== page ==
Old Home Day celebrates 'Good Ol' Country Fun'
June 24, 2009
NORTHFIELD —Tilton-Northfield Old Home Day organizers expect this year's event to be much like last year's but are hoping for one exception: that any rain will stay away long enough for the fireworks to go off.
Old Home Day Committee Chair Peg Shepard said that last year's fireworks were rained out, and worse, there was no rain date because of scheduling conflicts. This year she's hoping for better weather; after all, the theme is "Good Ol' Country Fun," and everything is more fun under sunny skies.
"We didn't want anything too serious this year," Shepard said of the theme, noting that last year's theme encouraged recycling and the year prior honored soldiers.
Old Home Day is scheduled for Saturday, June 27, with a rain date of the 28th. The first of the day's event start bright and early, with road race registration beginning at the Pines Community Center at 6:30 a.m. The Fun Race starts at 7:45 a.m., and the 5k DARE Road Race starts at 8 a.m. Shepard said all the money raised during that race goes toward local DARE programs.
For those participating in the parade, line up begins at 8:30 a.m. at Union Sanborn School, with the actual parade commencing at 10 a.m. The parade route runs from the school to the Pines.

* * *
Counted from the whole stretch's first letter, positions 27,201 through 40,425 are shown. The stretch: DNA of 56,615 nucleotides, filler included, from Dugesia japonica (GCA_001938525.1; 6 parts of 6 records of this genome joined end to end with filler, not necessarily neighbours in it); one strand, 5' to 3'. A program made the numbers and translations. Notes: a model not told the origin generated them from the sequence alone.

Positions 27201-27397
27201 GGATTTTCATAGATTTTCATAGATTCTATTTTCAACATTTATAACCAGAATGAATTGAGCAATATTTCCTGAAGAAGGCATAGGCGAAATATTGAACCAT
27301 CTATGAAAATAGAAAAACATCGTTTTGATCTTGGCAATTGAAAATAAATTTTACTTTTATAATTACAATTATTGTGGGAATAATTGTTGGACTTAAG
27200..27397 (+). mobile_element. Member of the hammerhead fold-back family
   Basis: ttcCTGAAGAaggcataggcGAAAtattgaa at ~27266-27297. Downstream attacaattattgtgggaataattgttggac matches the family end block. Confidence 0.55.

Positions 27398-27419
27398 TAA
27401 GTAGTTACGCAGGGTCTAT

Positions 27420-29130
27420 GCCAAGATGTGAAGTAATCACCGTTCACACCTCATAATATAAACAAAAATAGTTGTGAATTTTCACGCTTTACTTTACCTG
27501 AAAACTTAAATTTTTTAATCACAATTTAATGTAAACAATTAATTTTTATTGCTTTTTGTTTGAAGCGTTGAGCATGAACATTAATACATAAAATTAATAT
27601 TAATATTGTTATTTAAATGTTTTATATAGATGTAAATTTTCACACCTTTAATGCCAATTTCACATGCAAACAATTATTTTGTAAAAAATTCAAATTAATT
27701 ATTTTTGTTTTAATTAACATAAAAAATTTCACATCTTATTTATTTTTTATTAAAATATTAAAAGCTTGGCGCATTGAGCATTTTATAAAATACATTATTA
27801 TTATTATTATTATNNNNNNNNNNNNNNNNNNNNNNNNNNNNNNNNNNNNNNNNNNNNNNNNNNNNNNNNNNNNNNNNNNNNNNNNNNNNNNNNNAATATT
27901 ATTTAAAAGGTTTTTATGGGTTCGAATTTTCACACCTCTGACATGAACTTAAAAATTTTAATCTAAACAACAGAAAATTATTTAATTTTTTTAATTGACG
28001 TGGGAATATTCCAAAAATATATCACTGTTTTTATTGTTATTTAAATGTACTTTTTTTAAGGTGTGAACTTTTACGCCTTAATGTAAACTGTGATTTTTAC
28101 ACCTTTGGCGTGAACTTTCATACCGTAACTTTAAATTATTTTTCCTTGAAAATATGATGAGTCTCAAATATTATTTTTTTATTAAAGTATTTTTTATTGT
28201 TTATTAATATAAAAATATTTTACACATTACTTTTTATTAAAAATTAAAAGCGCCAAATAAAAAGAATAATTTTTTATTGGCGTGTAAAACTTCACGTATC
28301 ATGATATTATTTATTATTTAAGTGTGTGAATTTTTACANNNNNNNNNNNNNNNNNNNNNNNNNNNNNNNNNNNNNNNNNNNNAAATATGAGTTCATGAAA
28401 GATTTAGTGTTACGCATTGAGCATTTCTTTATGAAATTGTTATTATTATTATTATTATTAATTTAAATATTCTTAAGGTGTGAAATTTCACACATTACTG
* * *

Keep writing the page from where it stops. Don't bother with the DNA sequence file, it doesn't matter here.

"We're going to have a lot of floats this year," Shepard said.
One of those floats will feature live animals that kids will be able to pet, she said.
After the parade, the Pines area will be filled with games for children of all ages, activities such as rock climbing, and vendors selling toys and food. The Tilton-Northfield Center Street fire station will be open so kids can check out the trucks.
At 11 a.m., horse pulling will begin at the Pines.
The popular chicken barbecue will start at noon, with plates full of chicken, potato salad, and some extras for $6 – the same price as last year.
"It hasn't gone up a penny," Shepard said.
She said the price stays low because Mulligan's Restaurant donates the chicken and potato salad, and the Tilton-Northfield Rotary Club donates anywhere from $250 to $500 toward it each year.
There will also be two stands selling hot dogs and hamburgers instead of one, "because the lines were so horrendous," Shepard said.
At 2:30 p.m., anyone who has saved room after lunch can participate in a pie-eating contest.
The vendors close up shop around 4 p.m., and the fireworks start at dusk. They can be viewed from Riverfront Park or across the river at the old Surette Battery site.